SIEGE OF GLOUCESTER
The Siege of Gloucester, in the English Civil War took place from 10 August – 5th September 1643, between the defending parliamentarian garrison of Gloucester and the besieging army of King Charles 1.
The siege was ended by the relieving 15,000 strong parliamentarian army led by The earl of Essex. The royalist forces withdrew after heavy casualties. By the end of the siege, the city had only three barrels of gunpowder left for its defence.
When Charles 11 returned to the throne in 1660, he punished Gloucester by having its city walls torn down. The king also reduced the city by moving Barton outside the city limits and not under the control of the Gloucester mayor. Barton elected a mock mayor to poke fun at Gloucester.
Gloucester Day – organised by the city’s very own town crier Alan Myatt – commemorates these events with parades, and a Mock Mayor making ceremony. Throughout the day the city streets are filled with stalls, stages, live music, dance and frivolity.
TIMETABLE OF THE DAY
11AM – MOCK MAYOR OF BARTON PARADE
This intentionally comical parade is filled with larger than life Gloucester characters, traditional entertainers music and above all fun. The new Mock mayor of Barton is transported through the streets in an unusual mode of transport before taking part in the Mock Mayor making ceremony in front of the real mayor and Sheriff of Gloucester.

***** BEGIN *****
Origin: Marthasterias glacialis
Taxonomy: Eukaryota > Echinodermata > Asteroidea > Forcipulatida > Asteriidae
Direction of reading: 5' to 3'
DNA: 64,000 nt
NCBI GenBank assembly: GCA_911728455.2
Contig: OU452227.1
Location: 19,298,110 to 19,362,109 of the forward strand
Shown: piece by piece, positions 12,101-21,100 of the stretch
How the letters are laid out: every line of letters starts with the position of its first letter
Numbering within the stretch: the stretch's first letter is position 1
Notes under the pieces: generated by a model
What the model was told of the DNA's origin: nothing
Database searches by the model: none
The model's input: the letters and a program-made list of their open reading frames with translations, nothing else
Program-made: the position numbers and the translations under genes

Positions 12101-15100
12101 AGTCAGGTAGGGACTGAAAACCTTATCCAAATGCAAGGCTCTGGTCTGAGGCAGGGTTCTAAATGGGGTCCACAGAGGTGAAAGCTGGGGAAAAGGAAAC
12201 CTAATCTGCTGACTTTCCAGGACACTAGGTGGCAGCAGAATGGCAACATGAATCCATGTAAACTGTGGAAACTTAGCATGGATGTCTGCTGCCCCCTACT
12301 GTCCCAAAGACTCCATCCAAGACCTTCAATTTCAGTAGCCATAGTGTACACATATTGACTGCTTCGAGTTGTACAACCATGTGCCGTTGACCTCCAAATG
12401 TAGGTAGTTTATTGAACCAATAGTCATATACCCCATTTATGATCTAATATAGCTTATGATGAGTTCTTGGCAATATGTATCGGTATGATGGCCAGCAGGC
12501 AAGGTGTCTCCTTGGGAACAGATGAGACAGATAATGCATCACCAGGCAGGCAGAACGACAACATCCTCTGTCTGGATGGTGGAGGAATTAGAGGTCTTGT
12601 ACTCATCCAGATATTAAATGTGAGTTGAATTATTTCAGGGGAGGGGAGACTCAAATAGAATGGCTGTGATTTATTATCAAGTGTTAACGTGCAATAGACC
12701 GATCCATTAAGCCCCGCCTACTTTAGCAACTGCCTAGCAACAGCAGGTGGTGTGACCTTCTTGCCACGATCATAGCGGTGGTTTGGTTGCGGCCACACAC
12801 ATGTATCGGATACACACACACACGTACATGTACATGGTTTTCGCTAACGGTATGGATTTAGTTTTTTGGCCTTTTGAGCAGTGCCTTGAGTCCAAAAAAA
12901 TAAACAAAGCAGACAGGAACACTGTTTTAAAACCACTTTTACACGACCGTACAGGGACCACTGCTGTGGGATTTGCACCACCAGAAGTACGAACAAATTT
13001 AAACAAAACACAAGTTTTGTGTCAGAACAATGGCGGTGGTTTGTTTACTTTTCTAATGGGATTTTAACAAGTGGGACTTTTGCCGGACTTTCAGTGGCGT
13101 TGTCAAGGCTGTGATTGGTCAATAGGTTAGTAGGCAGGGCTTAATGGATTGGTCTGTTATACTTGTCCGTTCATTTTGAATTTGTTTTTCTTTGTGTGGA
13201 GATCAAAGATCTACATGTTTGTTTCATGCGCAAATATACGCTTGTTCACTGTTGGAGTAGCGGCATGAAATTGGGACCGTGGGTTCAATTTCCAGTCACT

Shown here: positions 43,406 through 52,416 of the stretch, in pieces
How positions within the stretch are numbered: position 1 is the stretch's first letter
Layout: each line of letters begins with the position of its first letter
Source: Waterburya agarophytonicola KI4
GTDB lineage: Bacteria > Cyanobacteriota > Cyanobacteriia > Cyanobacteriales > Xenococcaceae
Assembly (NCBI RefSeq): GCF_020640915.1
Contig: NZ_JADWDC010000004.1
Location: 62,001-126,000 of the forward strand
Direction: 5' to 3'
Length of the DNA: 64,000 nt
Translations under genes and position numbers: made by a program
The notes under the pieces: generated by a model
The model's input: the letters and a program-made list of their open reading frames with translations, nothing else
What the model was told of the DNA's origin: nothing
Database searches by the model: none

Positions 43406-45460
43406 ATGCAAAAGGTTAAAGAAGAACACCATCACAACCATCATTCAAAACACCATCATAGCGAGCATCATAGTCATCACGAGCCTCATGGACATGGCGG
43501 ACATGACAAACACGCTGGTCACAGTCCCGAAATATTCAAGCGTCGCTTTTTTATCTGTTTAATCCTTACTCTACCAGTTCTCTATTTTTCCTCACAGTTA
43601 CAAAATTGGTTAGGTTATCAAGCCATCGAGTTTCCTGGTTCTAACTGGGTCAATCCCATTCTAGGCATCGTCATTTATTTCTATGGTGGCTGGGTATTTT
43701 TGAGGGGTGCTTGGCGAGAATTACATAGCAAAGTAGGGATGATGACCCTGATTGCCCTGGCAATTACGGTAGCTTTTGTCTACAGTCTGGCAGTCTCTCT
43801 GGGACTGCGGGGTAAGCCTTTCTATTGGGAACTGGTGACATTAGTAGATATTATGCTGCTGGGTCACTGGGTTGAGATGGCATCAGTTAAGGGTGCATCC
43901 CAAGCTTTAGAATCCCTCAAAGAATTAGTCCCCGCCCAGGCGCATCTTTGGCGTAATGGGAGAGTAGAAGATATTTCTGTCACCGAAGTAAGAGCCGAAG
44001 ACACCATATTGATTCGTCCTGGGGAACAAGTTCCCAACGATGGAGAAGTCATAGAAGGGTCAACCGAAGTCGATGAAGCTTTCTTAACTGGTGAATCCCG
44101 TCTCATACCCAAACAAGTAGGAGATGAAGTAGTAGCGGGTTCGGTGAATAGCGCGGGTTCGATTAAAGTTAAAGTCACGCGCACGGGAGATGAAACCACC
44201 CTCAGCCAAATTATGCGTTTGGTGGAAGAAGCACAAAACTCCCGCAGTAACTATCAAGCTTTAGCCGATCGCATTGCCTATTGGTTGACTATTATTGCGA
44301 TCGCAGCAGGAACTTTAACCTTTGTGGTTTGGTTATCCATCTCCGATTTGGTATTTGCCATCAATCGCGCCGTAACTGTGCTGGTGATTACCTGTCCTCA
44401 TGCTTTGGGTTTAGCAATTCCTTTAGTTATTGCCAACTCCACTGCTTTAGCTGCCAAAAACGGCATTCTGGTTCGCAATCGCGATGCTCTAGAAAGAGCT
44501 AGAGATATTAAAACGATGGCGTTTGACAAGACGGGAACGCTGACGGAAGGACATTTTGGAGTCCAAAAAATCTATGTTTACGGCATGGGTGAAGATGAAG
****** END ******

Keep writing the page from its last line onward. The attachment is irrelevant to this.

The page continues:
The parade starts in Eastgate Street, close to Boots, travels up to the cross, continues down Westgate Street. Turns right into St Johns Lane to Northgate Street before passing The Cross where the mock mayor making ceremony takes place on Southgate Street
12noon – Thanksgiving service
Gloucester Day Thanksgiving service will take place at Brunswick Baptist Church. Everyone is invited to attend this free service.
2pm Gloucester Day Parade
The 2nd parade of the day is a far more formal affair – involving hundreds of participants led by the Right Worshipful Mayor of Gloucester. The parade is the finest example of community cohesion in the city today with hundreds of people, young and old, represent their own social or community groups, parading to show their pride for their city. Interspersed with the most musical bands
The parade departs from Constitution walk ( behind the city museum) turn left into Eastgate Street, travels up to the cross and down Westgate street before turning right into college green. The procession then makes its way into Northgate Street, via St Johns Lane and up to the cross before continuing down Southgate Street to Brunswick Baptist Church.
All children must be accompanied by an adult
This event has suitable wheelchair access